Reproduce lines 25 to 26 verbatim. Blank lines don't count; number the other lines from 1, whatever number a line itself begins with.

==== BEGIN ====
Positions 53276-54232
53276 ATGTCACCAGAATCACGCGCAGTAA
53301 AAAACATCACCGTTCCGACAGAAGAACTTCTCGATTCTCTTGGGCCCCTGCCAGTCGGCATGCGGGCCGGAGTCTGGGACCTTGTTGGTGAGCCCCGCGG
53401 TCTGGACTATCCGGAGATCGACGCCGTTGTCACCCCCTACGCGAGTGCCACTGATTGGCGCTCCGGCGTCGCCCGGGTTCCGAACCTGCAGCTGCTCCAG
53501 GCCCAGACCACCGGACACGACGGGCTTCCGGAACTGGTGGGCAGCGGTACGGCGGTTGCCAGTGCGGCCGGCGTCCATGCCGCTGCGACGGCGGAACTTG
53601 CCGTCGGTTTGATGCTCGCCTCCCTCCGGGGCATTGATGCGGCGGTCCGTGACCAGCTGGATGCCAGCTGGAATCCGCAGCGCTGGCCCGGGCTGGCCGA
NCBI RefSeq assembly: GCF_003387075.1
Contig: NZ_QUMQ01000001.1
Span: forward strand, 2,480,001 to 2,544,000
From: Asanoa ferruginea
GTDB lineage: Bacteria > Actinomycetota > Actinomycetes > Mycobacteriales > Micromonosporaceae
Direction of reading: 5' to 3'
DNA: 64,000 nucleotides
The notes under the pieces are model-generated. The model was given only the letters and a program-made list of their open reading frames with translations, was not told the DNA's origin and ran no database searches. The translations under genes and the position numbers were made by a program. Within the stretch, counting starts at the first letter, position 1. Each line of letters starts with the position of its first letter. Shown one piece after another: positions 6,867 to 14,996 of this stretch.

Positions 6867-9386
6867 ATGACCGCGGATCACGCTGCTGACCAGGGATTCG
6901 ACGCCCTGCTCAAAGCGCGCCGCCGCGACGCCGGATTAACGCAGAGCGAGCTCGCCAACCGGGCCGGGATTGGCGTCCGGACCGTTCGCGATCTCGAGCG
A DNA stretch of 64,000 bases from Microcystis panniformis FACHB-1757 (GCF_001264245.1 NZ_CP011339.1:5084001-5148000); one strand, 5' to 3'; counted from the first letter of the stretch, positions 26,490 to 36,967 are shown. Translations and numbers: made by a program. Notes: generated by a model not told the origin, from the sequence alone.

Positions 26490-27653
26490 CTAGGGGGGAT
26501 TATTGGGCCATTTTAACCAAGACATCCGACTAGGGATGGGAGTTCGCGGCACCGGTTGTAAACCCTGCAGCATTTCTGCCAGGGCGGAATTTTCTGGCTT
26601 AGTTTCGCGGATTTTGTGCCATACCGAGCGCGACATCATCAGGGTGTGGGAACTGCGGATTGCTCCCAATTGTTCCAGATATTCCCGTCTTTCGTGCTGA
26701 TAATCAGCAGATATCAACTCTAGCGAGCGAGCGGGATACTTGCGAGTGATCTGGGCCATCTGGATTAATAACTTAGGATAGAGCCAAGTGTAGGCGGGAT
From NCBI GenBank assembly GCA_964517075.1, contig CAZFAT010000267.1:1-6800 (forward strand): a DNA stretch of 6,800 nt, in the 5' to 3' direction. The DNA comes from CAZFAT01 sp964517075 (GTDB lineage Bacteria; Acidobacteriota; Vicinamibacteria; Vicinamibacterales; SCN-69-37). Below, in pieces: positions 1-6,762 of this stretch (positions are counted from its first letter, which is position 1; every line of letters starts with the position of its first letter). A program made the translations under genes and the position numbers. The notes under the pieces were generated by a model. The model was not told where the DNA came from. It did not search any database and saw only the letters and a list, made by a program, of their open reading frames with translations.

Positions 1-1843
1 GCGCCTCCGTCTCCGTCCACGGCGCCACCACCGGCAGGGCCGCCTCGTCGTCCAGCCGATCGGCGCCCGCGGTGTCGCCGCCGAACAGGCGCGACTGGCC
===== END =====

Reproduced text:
Positions 1-1843
1 GCGCCTCCGTCTCCGTCCACGGCGCCACCACCGGCAGGGCCGCCTCGTCGTCCAGCCGATCGGCGCCCGCGGTGTCGCCGCCGAACAGGCGCGACTGGCC